I’m not a fan of Frank Skinner, but there’s no denying he hits a few nails on their head in today’s Times.
To many British people, Christianity seems like a weird but unexciting theme park. Personally, I like our ever-dwindling status. I even like our ever-dwindling numbers. There was a time when social pressure made people go to church. If anything the reverse is now true. Most adults you see in church nowadays are there because they want to be there. That’s not decline, it’s progress. The wheat has been separated from the chaff. We get quality, not quantity, in the churches and the chaff can enjoy a nice lie-in. That’s just as well, because there’ll be little opportunity for slumber when they’ve got a demon’s pitchfork up their arse.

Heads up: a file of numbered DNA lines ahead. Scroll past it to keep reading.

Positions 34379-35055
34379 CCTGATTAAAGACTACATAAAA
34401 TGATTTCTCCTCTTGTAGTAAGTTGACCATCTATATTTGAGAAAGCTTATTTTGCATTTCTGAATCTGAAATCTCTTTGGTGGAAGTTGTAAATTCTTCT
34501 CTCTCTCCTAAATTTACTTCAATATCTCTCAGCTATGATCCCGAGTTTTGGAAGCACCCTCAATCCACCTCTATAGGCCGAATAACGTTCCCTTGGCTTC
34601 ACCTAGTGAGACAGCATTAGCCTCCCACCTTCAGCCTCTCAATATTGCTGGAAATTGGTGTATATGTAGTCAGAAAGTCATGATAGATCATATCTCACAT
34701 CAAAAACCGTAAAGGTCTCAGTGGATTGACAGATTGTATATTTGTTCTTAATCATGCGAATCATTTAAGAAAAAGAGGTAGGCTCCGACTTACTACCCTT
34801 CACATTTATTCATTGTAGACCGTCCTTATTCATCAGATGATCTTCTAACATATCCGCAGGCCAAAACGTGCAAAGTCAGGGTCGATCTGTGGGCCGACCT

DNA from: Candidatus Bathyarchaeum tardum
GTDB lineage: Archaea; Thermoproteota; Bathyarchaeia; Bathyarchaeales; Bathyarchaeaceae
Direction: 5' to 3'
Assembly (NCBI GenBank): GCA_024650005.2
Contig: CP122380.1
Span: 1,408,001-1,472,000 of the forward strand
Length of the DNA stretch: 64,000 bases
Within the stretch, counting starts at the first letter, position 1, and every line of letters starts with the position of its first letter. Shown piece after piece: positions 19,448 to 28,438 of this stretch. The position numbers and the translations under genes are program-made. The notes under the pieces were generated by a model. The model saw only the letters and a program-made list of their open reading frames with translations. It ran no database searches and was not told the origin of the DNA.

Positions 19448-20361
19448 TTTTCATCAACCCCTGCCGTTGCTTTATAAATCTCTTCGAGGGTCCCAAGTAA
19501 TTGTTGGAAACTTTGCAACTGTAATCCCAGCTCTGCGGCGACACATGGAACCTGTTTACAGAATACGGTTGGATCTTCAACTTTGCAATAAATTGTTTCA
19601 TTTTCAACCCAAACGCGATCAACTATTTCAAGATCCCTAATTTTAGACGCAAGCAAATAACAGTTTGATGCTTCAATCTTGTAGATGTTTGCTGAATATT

Christians have always worked best as an unpopular minority. We were surely at our most dynamic when we knelt, eyes to Heaven, hands clasped in prayer, with a Colosseum lion bounding towards us.
That’s why I think Lord Carey, the former Archbishop of Canterbury, is wrong to get his cassock in a twist about changing attitudes to Christianity in this country. He speaks of a “strident and bullying campaign” to marginalise Christianity. But that’s great news. “Blessed are ye when men shall revile you, and persecute you, and shall say all manner of evil against you falsely, for my sake.”
That’s not exactly as I would have put it myself, but the general thrust is worth taking notice of.
Thanks to John Cooper on Twitter